November 23, 2023

NBC’s new anti-Social Media Bill

NBC’s new anti-Social Media Bill

ACCORDING to Lord Acton, a 19th-century British historian, power corrupts, and absolute power corrupts absolutely. Since the days of Muhammadu Buhari as elected president, the Nigerian Broadcasting Commission, NBC, which was hardly heard of before that era, suddenly morphed into a monster which would not rest until it had completely muzzled the broadcast media, sweeping away our civil liberties.

After Buhari complained bitterly of the use of the electronic media by politicians to promote “divisive” comments, the then Minister of Information, Lai Mohammed, collaborated with the then Acting Director General of the NBC, Armstrong Idachaba, to amend the Broadcasting Code 6, arrogating to the NBC the power to harass and extort millions of naira from “defaulting stations” for allegedly breaching the Code.

Many stations, especially 99.3 Nigeria Info FM in Lagos and the Africa Independent Television, AIT, were fined N5 million for airing interviews which the Commission claimed were “inappropriate”.

The courts have since made at least two verdicts that disqualified the NBC from imposing sanctions on any broadcast medium without the authorisation of the courts. In May 2023, Justice James Omotosho of the Federal High Court, Abuja, gave an order of perpetual injunction barring the Commission from sanctioning any broadcast station. He also set aside the fines imposed on 45 radio stations by the NBC. Also, the ECOWAS Court on October 23, 2023, declared that the Broadcasting Code which was used to impose sanctions on Nigerian electronic media violated freedom of expression as contained in international protocols that Nigeria signed.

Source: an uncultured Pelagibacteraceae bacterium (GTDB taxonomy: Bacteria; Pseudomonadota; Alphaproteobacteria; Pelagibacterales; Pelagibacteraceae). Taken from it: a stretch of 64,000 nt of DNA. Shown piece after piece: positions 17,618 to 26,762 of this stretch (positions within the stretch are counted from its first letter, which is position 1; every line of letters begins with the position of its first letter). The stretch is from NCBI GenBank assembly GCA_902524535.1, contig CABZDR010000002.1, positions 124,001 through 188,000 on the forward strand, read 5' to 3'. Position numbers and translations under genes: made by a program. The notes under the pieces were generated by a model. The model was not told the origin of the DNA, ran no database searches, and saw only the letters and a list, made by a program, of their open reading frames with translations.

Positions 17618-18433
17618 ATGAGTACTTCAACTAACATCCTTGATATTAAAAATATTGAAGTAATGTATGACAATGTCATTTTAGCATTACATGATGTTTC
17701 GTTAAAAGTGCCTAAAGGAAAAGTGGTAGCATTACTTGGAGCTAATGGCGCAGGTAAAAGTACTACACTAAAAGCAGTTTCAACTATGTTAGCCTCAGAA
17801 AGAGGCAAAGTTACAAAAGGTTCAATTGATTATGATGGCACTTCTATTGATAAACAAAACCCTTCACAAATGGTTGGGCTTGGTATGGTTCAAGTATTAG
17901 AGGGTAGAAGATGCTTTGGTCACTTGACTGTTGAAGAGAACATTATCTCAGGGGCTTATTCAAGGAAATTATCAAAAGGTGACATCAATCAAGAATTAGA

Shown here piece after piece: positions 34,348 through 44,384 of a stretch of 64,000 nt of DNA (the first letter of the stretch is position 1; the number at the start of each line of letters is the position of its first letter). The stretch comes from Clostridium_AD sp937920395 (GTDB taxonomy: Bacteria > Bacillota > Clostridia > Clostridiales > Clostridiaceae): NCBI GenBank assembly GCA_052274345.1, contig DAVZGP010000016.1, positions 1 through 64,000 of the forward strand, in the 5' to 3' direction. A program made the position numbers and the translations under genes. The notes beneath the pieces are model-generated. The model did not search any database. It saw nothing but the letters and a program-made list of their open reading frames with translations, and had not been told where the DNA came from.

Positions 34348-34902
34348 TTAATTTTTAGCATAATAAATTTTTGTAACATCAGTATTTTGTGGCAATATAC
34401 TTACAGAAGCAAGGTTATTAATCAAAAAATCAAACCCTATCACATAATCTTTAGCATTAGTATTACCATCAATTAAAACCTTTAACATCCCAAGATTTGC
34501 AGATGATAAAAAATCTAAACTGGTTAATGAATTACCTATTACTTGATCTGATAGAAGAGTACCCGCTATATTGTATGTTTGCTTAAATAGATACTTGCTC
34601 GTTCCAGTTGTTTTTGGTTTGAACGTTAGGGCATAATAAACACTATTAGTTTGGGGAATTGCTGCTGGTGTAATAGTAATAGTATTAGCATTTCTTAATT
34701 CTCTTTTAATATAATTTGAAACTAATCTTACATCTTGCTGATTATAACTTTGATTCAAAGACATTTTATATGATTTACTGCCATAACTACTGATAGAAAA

In spite of these, the NBC Director General, Balarabe Ilelah, boasted while conducting the Minister of Information, Mohammed Idris Malagi, round his establishment that a Bill sponsored by the Federal Government to regulate the social media had been given the first reading in the National Assembly. The Bill seeks to repeal and re-enact the NBC Act, Cap L11 Laws of the Federation of Nigeria.

Part of the provisions of the law seeks power to enable the NBC regulate the social media, which Ilelah told Malagi, was a “monster”.

We call on all watchdogs of society – the Nigerian Union of Journalists, NUJ, the Nigerian Guild of Editors, NGE, the social and rights advocacy groups, the media and others, to once again rise to tame the real monster that seeks to silence the people or deny them their right to free expression under the law.

Though we admit that excesses demonstrated through the social media should be curtailed, we believe that the law already has provisions that can serve that purpose.

We remind the NBC that only the courts can sanction erring broadcast media and social media violators if the Bill is approved. We understand how uncomfortable some powerful political forces feel about the effect of the social media on our democratic space.

But, the law must be followed.